Unlike many of its predecessors, one of New Zealand’s latest technology exports does not hail from the capital or the Big Smoke.
Instead, Pingar, which describes itself as a dynamic technology publishing company, is based in Tauranga.
But though the “brains” behind the company is based locally, its frontline is on the other side of the world in London, home of its global sales and marketing office.
And it is here that Pingar has secured its latest success – the company has been picked by Microsoft in the UK as one of five companies to join the vendor’s exclusive Start-Up Accelerator programme.
Managing director Peter Wren-Hilton says the scheme is only available to a small number of very high potential start-ups, adding Pingar was identified by Microsoft for its high-growth potential. “This was even more satisfying as we were chosen from the highly competitive UK market, where there are some of the most creative entrepreneurs in the world.”
The Start-Up Accelerator programme will provide Pingar with a range of support services from consulting services and early access to technologies, to software, licences, and channel and marketing support.
According to Wren-Hilton, what sets Pingar apart is the revolutionary contextual search technology it developed.
“It is becoming harder to find quality information on the internet – there is just so much information, both structured and unstructured. We thought there had to be a better way. Pingar uses a contextual search engine rather than keyword search. You type in a question; the search engine understands the question and seeks to answer it.”
Unlike a keyword search that presents its results as a list of hyperlinks, the Pingar technology finds and extracts the relevant information, which is compiled into a dynamic report that still contains links to the documents that are the source of the information.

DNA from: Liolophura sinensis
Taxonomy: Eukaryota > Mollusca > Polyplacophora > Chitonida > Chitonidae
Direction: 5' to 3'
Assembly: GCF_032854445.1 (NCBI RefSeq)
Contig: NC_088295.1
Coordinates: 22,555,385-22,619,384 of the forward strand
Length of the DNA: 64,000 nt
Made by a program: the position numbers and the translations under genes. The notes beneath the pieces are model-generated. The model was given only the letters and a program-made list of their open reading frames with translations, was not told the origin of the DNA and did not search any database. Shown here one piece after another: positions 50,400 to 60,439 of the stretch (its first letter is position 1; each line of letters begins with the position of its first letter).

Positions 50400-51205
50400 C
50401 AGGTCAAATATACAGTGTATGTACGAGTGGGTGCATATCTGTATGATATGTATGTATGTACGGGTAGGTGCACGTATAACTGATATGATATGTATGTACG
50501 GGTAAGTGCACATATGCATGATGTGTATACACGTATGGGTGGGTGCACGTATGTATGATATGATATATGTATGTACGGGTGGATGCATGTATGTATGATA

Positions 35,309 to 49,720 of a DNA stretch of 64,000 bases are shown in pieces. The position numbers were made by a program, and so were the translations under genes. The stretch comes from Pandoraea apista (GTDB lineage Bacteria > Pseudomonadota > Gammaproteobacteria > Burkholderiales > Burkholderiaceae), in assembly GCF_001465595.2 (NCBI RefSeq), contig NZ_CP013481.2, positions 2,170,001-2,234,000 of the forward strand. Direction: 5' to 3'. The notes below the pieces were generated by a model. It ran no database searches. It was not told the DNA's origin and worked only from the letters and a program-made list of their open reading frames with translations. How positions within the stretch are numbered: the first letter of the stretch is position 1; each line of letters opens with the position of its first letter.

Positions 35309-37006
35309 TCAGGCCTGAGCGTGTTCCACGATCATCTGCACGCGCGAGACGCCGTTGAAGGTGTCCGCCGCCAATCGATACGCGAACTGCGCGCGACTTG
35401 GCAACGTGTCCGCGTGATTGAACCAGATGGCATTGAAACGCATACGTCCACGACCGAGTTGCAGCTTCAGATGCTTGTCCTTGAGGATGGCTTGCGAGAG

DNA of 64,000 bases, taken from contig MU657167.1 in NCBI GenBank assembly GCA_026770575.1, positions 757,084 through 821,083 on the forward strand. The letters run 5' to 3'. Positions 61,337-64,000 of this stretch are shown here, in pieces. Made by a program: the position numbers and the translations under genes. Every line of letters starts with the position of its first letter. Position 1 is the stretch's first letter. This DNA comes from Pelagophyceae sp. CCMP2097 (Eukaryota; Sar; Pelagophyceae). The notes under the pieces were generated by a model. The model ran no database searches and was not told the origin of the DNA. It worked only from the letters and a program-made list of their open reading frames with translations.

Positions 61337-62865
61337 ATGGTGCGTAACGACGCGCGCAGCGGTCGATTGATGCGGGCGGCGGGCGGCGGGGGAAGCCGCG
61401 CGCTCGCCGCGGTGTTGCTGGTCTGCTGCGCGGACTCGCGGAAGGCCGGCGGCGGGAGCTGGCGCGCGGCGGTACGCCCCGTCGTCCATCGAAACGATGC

“The platform aggregates the most valuable, subscription-only content on the internet, providing customised reports at no cost to users.”
Pingar targets content owners such as media organisations and universities with the aim of embedding the technology on their websites.
The technology also generates advertising revenue, which is shared with content owners, as it can be used to develop accurate demographic profiles of its registered users. “It helps organisations monetise their content. We believe there is more value in knowing details about the user, rather than the keywords they search on,” he says.
Wren-Hilton and co-founder John Beer, who lives in the UK, came up with the concept about two-and-a-half years ago.
The company has been working with Microsoft since its conception and has a close working relationship with the vendor’s emerging business team in Redmond and the UK.
This has resulted in its Smart Analytics technology being embedded in Microsoft’s Office 2007 suite in December last year with the release of Service Pack 1.
“It was out of that engagement that the invitation to join the Start-Up Accelerator programme came about,” says Wren-Hilton. “They identified us as being a start-up with technology that matches their road map. They see a role for Pingar within certain core Microsoft applications.”
The company is now in discussion with Microsoft about potentially embedding the Pingar technology in Sharepoint.
This has led Pingar to explore how its search technology can be applied to larger enterprises, says Wren-Hilton. “Finding information on many large companies’ intranets can be difficult, particularly if it is spread across multiple sites. We are becoming more interested in the enterprise model – that is potentially a huge market for us.”
Meanwhile, the company is ramping up its sales and marketing operation in the UK, where it already employs five people, including chief executive Timothy Burgess.
However, Pingar’s research and development base will remain in New Zealand, says Wren-Hilton.
The company only has three full-time staff locally, but contracts around eight developers, mostly from the University of Waikato and has a team of 10 developers in Bangalore.